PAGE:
Camp Blades- A CUT Above the Rest

March 21, 2015

Here are some of our favorite camping tools we take with us in the woods. I always appreciate it when companies make excellent products that are also ascetically appealing to my taste. This is my on going collection that has slowly grown throughout the years.




(Top to bottom Knives: No. 7 Opinel // Buck 5th Generation Skinner (154CM) // Bark River Ultra-Lite Bushcrafter with desert wood scales)



The No. 7 Opinel (the skinniest one picture above) was the knife that started my collection. It served me well on my Appalachian Trail journey until I met Emily and decided to gift it to her as her first camping knife.  I was hoping to use it this season to help me bag an Elk, but seeing as that didn’t happen I’m letting Emily hold to it for me. Here’s to hoping for next year!



We usually carry the The Biber Ax and Coghlans Saw, (weighing in at 1.5 lbs and 1 lbs respectively), when we go camping in the colder months with our hot tipi– complete with a wood burning stove inside! Seriously, one of our favorite purchases. Staying warm in the winter has proven to be worth every penny we spent on that tipi!



Occasionally we leave the stoves at home and go out with the ax as our only means to cut firewood and cook around a campfire. Sitting around the campfire with friends and sharing in food and conversation is some of our favorite memories. Here’s to summer being just around the corner.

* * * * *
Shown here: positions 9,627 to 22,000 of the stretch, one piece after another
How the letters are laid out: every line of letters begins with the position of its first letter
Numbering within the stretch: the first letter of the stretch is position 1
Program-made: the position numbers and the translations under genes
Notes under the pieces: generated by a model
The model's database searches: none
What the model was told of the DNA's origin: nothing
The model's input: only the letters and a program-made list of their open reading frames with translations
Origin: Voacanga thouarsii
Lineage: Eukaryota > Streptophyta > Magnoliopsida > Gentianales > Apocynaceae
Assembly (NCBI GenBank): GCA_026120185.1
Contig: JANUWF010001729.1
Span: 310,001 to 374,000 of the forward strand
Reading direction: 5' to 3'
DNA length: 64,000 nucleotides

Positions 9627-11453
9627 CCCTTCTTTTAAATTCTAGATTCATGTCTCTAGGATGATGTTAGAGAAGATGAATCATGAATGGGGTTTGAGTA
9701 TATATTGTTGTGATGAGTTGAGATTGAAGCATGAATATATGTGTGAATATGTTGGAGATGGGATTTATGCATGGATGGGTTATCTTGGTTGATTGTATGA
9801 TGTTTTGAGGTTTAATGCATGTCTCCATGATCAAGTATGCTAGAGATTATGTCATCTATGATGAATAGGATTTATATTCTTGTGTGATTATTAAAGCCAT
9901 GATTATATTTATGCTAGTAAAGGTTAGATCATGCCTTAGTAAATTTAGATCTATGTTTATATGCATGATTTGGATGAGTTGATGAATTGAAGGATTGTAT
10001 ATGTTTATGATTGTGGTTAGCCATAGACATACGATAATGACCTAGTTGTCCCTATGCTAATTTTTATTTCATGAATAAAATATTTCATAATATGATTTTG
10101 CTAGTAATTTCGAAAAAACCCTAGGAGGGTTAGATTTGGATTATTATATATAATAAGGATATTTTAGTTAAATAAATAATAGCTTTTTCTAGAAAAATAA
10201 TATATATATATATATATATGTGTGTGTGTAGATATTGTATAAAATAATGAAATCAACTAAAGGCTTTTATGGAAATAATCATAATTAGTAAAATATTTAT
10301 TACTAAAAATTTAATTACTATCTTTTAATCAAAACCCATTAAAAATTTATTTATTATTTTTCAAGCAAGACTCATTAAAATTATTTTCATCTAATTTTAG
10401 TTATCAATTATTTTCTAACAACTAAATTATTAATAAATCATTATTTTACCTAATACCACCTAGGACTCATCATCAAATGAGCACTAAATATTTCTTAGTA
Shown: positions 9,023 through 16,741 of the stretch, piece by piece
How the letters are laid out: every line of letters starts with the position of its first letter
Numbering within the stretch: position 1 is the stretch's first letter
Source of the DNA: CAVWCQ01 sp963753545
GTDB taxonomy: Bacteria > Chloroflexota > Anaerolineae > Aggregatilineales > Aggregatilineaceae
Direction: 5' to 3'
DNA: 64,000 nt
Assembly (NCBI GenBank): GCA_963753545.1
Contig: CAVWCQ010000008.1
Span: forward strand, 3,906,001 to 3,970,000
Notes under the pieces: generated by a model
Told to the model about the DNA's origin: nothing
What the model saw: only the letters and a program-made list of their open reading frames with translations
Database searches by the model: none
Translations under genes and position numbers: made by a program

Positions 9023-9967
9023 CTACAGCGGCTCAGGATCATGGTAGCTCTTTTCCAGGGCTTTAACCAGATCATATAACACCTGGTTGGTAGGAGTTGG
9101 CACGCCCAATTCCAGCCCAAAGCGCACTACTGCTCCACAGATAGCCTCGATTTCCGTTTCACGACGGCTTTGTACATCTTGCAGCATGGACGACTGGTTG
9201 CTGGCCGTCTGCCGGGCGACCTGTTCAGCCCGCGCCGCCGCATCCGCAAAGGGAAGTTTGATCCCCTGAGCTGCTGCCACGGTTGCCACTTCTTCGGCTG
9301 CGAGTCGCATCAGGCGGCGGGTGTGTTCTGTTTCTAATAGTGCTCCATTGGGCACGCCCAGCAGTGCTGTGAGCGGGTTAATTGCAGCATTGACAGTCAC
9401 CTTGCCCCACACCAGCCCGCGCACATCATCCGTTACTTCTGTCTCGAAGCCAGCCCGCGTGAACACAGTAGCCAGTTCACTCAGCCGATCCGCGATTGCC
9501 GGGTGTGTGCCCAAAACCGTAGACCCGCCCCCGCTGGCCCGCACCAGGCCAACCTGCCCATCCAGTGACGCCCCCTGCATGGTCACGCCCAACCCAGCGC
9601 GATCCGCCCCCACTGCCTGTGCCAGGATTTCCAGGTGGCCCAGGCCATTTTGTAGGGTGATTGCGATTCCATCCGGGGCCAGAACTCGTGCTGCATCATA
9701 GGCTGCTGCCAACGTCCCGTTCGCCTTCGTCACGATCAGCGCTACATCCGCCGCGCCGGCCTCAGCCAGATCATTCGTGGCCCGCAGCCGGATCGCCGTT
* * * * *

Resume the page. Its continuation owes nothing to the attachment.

A little Ballistol keeps all that steel from rusting and the wood handles conditioned. I prefer it over other oils as it’s just mineral oil, alcohol and essential oils. Plus it’s food safe. I carry a small bottle in the field as it has many uses. It smells awesome, but Emily disagrees! hahaha


Hunting Jacket: Pennsylvania Tuxedo

November 13, 2014



“To deer hunters in Pennsylvania and beyond, it introduced the Classic Hunt Coat. Combined with matching snow pants—in open black-on-deep-cherry-red ‘Heritage Plaid’—it was the uniform of the day for those pursuing whitetails. The ‘Pennsylvania Tuxedo’ debuted in the deer woods in 1925.” -Pennsylvania Department of Wildlife.

I love old style clothing. It puts me into the right mindset. If I’m dressed a bit in the old ways I get into the same epic mindset of being a trophy hunter of old.

I am going to hunt Elk here in the Rockies in a classic style hunting outfit. It’s not that the plaid hunting outfit was particularly traditional here in the West, but the little time I spent in the New England states in fall and winter made an impact on me. From such places as the Alleghenies of Pennsylvania, the  Green Mountains of Vermont and the Maine North Woods, this uniform is ubiquitous in the fall.

The plaid can be effective at breaking up the human profile just as camouflage can be. In fact, the square patterns are the basis of modern military fatigues. The red is not visible to game animals, and yet at the same time it provides with the blaze orange an additional visual indicator to human shooters for increased safety.

Everyone has a red buffalo check pattern in their closet, while the British have their own classy tweedy way of dressing, and the Germans have their rustic loden. There is nothing more free of class and preconception as the American hunting outfit, which is why it works so well for all of us.

Some people say to never put plaid on plaid, or that there is such a thing as WAYYYY too much of it. I say rules are meant to be broken.

Here’s some of my inspiration.

1922 Catalog 1 (1) backcover  pendleton-vintage-canoe-poster




Screen shot 2011-11-13 at 12.19.59 PM1925_Fall_lLL_BEAN_31


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Naked and Afraid:
A Prelude

Mapping Out New
Adventures in 2016

Climbing to New Career Goals

Hunger Games

Camp Blades- A CUT Above the Rest

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